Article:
Study Guide

Main Street Plot Analysis

By Harry Sinclair Lewis

Plot Analysis

Exposition (Initial Situation): I'm Gonna Be Great!

Carol Milford begins this book attending college and dreaming great dreams about how she's going to change the world. But that all hits a snag when she marries Dr. Will Kennicott and moves with him to his dull rural town of Gopher Prairie. Carol tries at first to force her ambitions onto the town, but she meets a lot of resistance from the people there. She wants them all to change and improve themselves, but they're happy to continue on doing things as they've always done them.

Rising Action (Conflict, Complication): Not So Fast!

The more Carol pushes the people of Gopher Prairie to change, the more they push back and tell her to be satisfied with things the way they are. Carol responds by distancing herself from her husband Will and going for nature walks as much as she can. She even strikes up an emotional affair with a young tailor's assistant named Erik Valbourg. Like Carol, Erik has big dreams, so it makes sense that Carol thinks he's the only person she can truly connect with.

Eventually, Will Kennicott finds out about the affair and puts a stop to it. Carol realizes that she can't go back to her old life, so she takes her son Hugh and moves to Washington, D.C. to get away from her husband and Gopher Prairie. She ends up living there for two years.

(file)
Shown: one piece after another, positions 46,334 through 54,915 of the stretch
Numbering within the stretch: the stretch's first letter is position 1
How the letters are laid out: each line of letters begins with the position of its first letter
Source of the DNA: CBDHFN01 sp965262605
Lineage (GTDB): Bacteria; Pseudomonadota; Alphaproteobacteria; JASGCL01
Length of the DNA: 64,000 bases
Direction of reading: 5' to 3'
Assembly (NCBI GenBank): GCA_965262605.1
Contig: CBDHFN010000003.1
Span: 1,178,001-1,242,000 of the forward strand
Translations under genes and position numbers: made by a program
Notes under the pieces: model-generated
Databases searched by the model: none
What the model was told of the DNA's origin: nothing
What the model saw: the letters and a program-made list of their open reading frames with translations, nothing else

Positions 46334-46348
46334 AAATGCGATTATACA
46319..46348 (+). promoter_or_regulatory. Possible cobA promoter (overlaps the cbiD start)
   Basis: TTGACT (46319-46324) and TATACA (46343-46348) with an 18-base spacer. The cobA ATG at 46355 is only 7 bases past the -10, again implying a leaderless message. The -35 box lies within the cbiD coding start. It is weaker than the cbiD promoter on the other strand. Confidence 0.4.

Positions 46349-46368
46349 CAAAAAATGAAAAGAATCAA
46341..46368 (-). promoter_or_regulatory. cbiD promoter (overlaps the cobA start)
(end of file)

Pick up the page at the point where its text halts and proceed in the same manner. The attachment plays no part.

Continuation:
Climax (Crisis, Turning Point): Huh? What Happened?

We'll be real: Main Street doesn't really have a climax in the normal sense. Yes, Will Kennicott comes to Washington to see if Carol will come home with him. But after a sober talk, they both decide that Carol needs a little more time to find herself.

When Carol finally makes the choice to head back to Gopher Prairie, she does it more out of fatigue and resignation than anything else. It's not like she has a "Eureka!" moment, or anything; she just realizes that she's experienced everything she's ever going to experience in Washington. Oh, yeah—she also finds out she's pregnant again, and the timing of the pregnancy doesn't exactly suggest that the baby is her husband's.

Falling Action: Back to the Grind

When Carol moves back to Gopher Prairie, she's actually kind of happy to see her old neighbors, but she also knows this feeling will get old quickly. It's not totally clear what would make Carol happy; it just seems like she has an ambition that could only be truly fulfilled if she were a man. Unfortunately, her options are limited by the fact that she's a woman in 1920s America.

Resolution (Denouement): In the Year 2000

Now that she's back living with Will, Carol wants to make a few things clear. She tells Will that even though she's back, she'll never be satisfied with Gopher Prairie or its people the way they are. She admits that she hasn't really changed anything, but she'll also never let go of her dissatisfaction. To which Will responds: "Yeah, yeah. That's great, Carol. Say, do you think the maid left the furnace on?"

So, yeah—Carol can look forward to much more of the same life that drove her away in the first place. Her one great hope now is that her daughter will grow up to have opportunities that Carol herself never had.

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